The monster was expecting me.
At least, that was how it seemed as I approached the edge of the barrier to Sorrow-Fell, breaking through the mist to find the demon Molochoron. The thought that this creature anticipated me was nonsense, of course. He was only a ten-foot-tall blob of jelly with dark, sharp hairs protruding from his so-called flesh. He’d no capacity to think or to plot. Only to destroy.
Yet as I stood before the Ancient, I couldn’t shake the idea that he knew me.
The barrier was invisible, but its protection was absolute. These lands had been gifted to Blackwood’s family by a faerie lord, and as such could not be accessed without a Blackwood’s permission. I stood my ground and stared at Molochoron, the Pale Destroyer, studying the writhing shapes within the mass of pale jelly. Were they the monster’s latest victims, now being digested?
The pain in my shoulder flared to think of it.
“There are more today, Henrietta.” Maria had worn her peacock-blue cloak, providing a dab of color against the winter landscape. She pointed toward figures shambling out of the fog to stand beside Molochoron, their master. These creatures appeared human, but only vaguely. Their faces had melted, the flesh on their hands and arms bubbling with sores.
Familiars. Servants of the Seven Ancients.
Molochoron roared, sounding like nothing so much as a lion trapped in a vat of jam. The sound shook snow from the trees, but we were safe behind the barrier.
Maria was right; more creatures arrived every day. Ten this morning, I counted, scribbling the number in my journal. Blackwood had thought it odd that I’d volunteer to check the borders in the early morning. It wasn’t a particularly glamorous--or warm--job. But it was the only way that Maria and I could work in secret on her, well, her particular destiny.
Being the chosen one, she’d a great responsibility.
“What’ve you got for me today?” Maria toed the very line of the barrier. She and Molochoron were a mere half foot from one another. I believed the ball of putrescence purred at having such a challenger near.
I slid my pencil and notebook into my little reticule and tied the strings. “Can you manage an ice tunnel from back here?”
Maria summoned a stinging cloud of needle-sharp snow, then flung it past the barrier to engulf Molochoron, who disappeared from view. The world before us turned a violent white for several minutes before Maria lowered her hands, settling the snow and ice. If we had anticipated a great, bellowing charge from the Ancient, we were disappointed. Molochoron had rolled a half foot to the left at most. Snow had settled on him like a dusting of sugar upon a cake.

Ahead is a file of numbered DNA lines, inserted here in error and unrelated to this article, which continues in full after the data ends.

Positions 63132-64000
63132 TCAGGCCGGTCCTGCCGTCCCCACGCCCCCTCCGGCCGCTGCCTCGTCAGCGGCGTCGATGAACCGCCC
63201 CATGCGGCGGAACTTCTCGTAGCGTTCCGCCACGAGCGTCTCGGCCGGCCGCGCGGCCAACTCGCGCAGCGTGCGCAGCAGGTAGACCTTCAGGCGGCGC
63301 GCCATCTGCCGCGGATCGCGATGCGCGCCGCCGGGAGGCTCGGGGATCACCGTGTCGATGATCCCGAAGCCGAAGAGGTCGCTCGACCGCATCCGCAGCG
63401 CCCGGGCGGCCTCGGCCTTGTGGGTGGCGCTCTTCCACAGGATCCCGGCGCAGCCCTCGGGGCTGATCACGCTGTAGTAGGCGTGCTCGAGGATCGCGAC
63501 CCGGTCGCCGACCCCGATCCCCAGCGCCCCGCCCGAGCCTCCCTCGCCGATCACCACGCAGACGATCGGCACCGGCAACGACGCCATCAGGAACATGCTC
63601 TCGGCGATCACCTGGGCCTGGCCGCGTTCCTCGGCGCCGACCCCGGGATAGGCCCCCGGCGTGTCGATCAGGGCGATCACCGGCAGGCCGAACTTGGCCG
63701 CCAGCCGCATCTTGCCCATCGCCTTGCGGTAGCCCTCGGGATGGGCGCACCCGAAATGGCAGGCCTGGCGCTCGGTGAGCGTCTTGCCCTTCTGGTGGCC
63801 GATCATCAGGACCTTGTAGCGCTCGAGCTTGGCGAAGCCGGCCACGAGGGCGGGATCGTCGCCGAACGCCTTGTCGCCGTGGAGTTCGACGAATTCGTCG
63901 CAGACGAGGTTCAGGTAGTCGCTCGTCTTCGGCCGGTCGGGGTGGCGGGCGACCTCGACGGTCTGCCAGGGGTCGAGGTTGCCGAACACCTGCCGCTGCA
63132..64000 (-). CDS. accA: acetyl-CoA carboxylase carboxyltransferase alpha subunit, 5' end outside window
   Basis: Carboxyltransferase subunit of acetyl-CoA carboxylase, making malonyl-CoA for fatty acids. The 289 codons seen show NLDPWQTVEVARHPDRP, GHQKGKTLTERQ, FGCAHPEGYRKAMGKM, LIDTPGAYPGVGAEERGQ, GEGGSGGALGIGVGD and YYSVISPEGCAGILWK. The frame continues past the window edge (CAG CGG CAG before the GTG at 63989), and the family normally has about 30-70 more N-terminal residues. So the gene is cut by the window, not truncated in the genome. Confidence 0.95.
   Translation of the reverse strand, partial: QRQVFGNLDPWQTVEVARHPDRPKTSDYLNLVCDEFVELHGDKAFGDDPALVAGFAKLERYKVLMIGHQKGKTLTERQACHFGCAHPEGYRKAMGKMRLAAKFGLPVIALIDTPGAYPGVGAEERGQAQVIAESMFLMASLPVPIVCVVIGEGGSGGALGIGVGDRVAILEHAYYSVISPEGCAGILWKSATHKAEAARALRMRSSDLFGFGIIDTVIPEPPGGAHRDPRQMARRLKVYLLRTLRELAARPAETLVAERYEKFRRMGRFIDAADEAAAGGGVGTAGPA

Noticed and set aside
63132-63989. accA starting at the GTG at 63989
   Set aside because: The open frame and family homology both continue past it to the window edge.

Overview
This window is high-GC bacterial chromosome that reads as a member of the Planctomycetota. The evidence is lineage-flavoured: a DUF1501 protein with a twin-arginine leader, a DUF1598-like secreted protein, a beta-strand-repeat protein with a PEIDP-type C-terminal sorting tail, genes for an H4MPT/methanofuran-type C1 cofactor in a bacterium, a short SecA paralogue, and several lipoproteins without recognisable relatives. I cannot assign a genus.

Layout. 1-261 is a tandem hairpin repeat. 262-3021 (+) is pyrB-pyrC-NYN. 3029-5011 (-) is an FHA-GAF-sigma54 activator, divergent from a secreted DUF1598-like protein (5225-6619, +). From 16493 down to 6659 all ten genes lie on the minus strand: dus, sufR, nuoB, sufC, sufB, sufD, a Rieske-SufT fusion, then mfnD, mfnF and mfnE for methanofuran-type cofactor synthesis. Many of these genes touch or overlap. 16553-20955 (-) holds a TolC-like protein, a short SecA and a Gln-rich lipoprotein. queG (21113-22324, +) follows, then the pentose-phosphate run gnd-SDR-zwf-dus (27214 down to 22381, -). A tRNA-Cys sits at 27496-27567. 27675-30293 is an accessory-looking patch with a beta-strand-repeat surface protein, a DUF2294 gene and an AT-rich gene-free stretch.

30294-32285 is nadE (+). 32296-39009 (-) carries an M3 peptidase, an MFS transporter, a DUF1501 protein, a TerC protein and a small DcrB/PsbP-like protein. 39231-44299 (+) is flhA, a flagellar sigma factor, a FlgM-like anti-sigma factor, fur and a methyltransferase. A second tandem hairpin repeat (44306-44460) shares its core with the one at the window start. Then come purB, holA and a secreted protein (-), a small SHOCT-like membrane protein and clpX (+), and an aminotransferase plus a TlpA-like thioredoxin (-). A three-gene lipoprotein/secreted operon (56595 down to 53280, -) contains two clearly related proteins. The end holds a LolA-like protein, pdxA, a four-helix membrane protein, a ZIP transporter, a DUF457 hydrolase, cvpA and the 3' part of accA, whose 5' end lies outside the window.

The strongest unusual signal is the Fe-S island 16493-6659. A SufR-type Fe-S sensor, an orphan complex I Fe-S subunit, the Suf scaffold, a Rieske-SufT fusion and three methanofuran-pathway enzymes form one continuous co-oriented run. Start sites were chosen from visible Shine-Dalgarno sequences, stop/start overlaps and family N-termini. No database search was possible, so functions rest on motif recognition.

“Er, perhaps not. Try something with the trees.”
Maria took my advice readily, placing her hands on the earth. With a grunt, she dug her fingers into the snow.
Molochoron was surrounded on either side by tall, ancient pines. At Maria’s order, they bent like graceful dancers in the midst of a plié. The branches sought to entrap the demon, who merely rolled a few yards back, completely out of harm’s way.
“So far, I’ve a knack for moving Ancients slightly to the left,” Maria grumbled.
“Yes, but you do it so well.” As far as encouraging words went, mine left a lot to be desired. Honestly, it felt like the bloody monster was humoring us.
Maria put the trees back in their proper place. Huffing, she stood. Her face was flushed, and not merely with the cold. Disappointment painted her features.
“Suppose that’s enough for now,” she grumbled, slipping her hands inside her cloak for warmth.
“I think we’re making real progress.”
Molochoron pulsed steadily, the noise coming from him a steady buzz; he appeared to have fallen asleep.
Bother it all. Maria led our way down the snowy path. I cast one look back at the barrier, at the rotting Familiars and Molochoron. Perhaps I was a dreadful teacher for the true chosen one. Why hadn’t the prophecy come with a nice instruction manual woven into its back?
Soon we entered the forest’s embrace. The trees were so dense that the bright morning darkened to twilight. The bracing air was almost enough to make me forget the pain in my shoulder. Almost. It had been months since Rook, in his transformed state as an Ancient, had bit me. Still, the bite had made me Unclean, and the pain that went with such a status varied between aching and excruciating.
Maria took her hands out of her cloak. Her left hand flexed, the fist opening and closing, a sure sign that her temper was nearing its limit.
“Remember how you bested Nemneris,” I said to cheer her. In October, when the Water Spider had destroyed our boat and been about to feast on the lot of us, Maria alone had risen up and dragged the beast back into the sea.
“I was angry then. Besides, there wasn’t an entire country relying upon me.” We walked ten minutes through the trees before we came to the edge of the forest, looking toward the great estate beyond. She put her hand to a tree, running her fingers along the bark. “Once you know you’re chosen, it freezes the mind.”
Well, that feeling I understood only too well.
“All right. Maybe focusing only on your sorcerer abilities is a mistake. What about your witchery? After all, I saw you heal yourself once by taking the life of a plant. That power could be useful.”
Maria’s left hand tightened into a fist once more. She spoke in a lower, more womanly tone now: “Power, aye. And danger. Killing a living thing for magic puts one on the path to losing one’s soul.” The “friend” Maria called Willie was making an appearance. As a child, Maria had spent a great deal of time living off the land, all alone. She’d invented “Willie” as a companion. Sometimes, dear Willie seemed to have a mind of her own. “Death can only ever master, not be mastered.”
Right, we needed a cheerier topic.
“You learned that in your grandmother’s coven, yes? What’s a coven like?”